Pause to enjoy the quiet. Pause to enjoy being unplugged from the world, yet deeply connected to the moment. Pause to remain in the silly, goofy, carefree state that is easily found when bounding through wild spaces or standing on a rivers edge. Breathe. Presence. The ancient and knarled fjällbjörk (mountain birch tree) showing their autumn colors while lining the lakes and rivers and pouring down the valleys reminded me that the final steps of this trip also marked summer turning to fall and the end of another season of running and exploring. A year of travel that included Dholavira, India to run the Rann, La Palma, Spain to run the volcano, Juneau to run Alaska’s snowy peaks, California’s High Sierra to run the John Muir Trail and now Abisko to run the Kings Trail in Sweden.

Pause to enjoy the quiet. Pause to enjoy being unplugged from the world, yet deeply connected to the moment.

One year in a 14-year career that has taken me around the globe to experience the world through the lens of running. A new stamp in the passport when we landed in Stockholm, the Kings trail opened my eyes to all that Sweden has to offer multi-day running and how accessible amazing trail running is in the Arctic Circle.

After starting our run in Vakkotavare on Sunday morning, we arrived at Kebnekaise fjällstation on Tuesday afternoon. We relaxed, refueled and took advantage of the chance to connect with friends and family back home, to post social media updates to our extended networks and reported on the first third of our Kungsleden experience before disappearing into the wilderness again for our final four days on the trail. The alarm rang early on Wednesday in hopes of beating the weather looming over Kebnekaise peak. Despite the forecasted high winds and rain, we hoped for a lull in the storm to summit Sweden’s highest peak. We were unfortunately turned around by the gusts and wet roughly 300 m below the summit. Traveling with minimal gear narrows margin of error and our collective group experience resulted in the tough decision to turn around and return to the comfort of the Kebnekaise station – including a sauna and the amazing food at Elsa’s kitchen.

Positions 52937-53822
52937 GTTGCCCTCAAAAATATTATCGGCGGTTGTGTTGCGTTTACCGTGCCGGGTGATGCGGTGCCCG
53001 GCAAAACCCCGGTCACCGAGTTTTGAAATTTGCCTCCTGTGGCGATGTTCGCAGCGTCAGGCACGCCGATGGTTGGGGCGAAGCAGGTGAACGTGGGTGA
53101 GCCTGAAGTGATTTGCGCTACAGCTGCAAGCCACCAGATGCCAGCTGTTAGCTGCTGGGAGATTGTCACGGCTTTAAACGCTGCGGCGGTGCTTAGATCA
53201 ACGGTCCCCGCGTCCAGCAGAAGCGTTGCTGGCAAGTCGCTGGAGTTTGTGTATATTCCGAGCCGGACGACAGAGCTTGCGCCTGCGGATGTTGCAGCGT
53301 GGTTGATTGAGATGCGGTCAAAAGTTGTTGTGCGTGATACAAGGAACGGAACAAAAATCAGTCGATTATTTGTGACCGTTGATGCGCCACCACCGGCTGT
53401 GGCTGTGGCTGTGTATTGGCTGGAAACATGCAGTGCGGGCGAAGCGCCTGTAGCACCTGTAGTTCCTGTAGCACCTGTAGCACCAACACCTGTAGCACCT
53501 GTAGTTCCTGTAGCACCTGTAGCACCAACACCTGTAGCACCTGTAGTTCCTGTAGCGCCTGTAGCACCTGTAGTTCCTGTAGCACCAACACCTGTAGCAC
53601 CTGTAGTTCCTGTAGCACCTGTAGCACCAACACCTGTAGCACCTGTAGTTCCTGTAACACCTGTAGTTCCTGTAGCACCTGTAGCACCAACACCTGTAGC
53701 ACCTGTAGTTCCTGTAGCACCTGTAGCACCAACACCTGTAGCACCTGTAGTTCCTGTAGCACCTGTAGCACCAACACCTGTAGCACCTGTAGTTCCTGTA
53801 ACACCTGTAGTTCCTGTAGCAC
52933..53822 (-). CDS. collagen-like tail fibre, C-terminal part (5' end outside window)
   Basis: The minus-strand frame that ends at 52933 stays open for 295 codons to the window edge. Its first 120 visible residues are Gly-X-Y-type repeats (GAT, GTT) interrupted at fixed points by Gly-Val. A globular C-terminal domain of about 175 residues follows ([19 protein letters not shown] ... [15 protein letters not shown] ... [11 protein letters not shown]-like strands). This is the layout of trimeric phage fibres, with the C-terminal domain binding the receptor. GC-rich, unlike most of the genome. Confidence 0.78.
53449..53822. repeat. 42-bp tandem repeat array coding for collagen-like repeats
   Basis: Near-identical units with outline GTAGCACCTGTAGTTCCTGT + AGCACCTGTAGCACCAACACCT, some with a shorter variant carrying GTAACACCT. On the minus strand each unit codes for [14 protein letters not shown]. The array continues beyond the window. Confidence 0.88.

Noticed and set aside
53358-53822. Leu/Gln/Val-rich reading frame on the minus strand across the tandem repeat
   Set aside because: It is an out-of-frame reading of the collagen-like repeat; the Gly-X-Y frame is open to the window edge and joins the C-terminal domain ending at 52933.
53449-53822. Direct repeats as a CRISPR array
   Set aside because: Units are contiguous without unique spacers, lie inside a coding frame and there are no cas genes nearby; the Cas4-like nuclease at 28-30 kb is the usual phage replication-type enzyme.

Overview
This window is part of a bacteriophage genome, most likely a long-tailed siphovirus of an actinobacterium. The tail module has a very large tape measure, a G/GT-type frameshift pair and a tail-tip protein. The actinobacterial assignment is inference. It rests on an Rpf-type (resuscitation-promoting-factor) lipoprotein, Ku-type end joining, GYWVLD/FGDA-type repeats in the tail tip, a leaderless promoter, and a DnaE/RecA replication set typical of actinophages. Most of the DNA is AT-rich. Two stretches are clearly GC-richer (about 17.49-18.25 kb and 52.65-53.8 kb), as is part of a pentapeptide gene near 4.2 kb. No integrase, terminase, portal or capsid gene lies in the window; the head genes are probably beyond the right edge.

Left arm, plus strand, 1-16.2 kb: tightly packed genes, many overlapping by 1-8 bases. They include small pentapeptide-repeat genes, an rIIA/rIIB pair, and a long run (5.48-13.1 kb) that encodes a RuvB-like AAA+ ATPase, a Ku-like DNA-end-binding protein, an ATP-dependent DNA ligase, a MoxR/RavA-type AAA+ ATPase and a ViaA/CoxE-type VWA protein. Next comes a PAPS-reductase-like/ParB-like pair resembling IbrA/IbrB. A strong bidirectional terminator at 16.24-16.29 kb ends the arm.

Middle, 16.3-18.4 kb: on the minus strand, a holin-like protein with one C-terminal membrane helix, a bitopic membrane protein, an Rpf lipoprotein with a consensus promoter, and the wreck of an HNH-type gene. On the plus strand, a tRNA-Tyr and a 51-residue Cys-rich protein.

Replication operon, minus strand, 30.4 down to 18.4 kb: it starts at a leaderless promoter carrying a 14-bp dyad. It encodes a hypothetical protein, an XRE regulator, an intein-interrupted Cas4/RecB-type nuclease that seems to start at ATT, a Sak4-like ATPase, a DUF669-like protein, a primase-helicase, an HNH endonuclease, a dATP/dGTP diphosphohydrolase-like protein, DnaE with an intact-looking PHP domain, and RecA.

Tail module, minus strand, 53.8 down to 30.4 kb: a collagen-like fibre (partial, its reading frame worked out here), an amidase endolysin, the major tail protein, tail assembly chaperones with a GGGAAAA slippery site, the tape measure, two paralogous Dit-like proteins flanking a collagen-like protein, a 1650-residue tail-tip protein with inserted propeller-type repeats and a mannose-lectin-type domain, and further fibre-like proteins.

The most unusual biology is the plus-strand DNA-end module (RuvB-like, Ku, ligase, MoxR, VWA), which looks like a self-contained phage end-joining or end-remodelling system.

Get to know the authors/runners
Krissy Moehl
www.krissymoehl.com
facebook: /krissy.moehl
twitter: @krissymoehl
instagram: krissymoehl
Fredrik Marmsater
www.fredrikmarmsater.com
facebook:/fredrikmarmsaterphotography
twitter: @FredMarmsater
instagram: fmarmsaterphoto
Luke Nelson
challengeofbalance.com
facebook: /luke.nelson.568
twitter: @slukenelson
instagram: Slukenelson

That night, tracing the map with our fingers and we found that the natural weaknesses in topography typically also hosted a marked but sparsely dotted trail. This brought up the possibly of running the Kings Trail with many other side-route experiences – “choose your own adventure”. Kungsleden serves as a major thoroughfare and resupply point. From there we created a variety of loops off the main trail and reconnected further along the trail, often near a fjällstuga (hut) for dinner, three comfortable beds and a hot sauna. The terrain varied from blueberry and lingonberry “ris” covered tundra to large scree and snowfields, low birch forests and high alpine glaciers and lakes depending on our chosen adventure. The options seem endless from the well-traveled, reliable Kungsleden. One can count on the well-worn trail, marked with red X’s in the valleys. The off trail routes are more adventurous and solitary, and offer remote summits, glaciers and ridgelines.

Our final days hosted a variety of fall weather, challenging routes and laughable times as we moved through the days and miles. Our reluctance to leave the trail in Abisko stemmed mostly from the simple way of life trail time creates. It is hard to leave such a beautiful landscape, long days of moving through the mountains and the comfortable, easy evenings cooking meals in the huts, building fires to dry clothes and deep sleep to recover for the next day of running. Our reflection of the adventure continues on our long flights back to the States and we look forward to sharing more photos and quips through our personal social channels and a published story in Trail Runner Magazine.

We’d like to thank Swedish Lapland, STF, Flora, Clif Bar and Trail Butter for their support of this adventure.

#runthekingstrail on instagram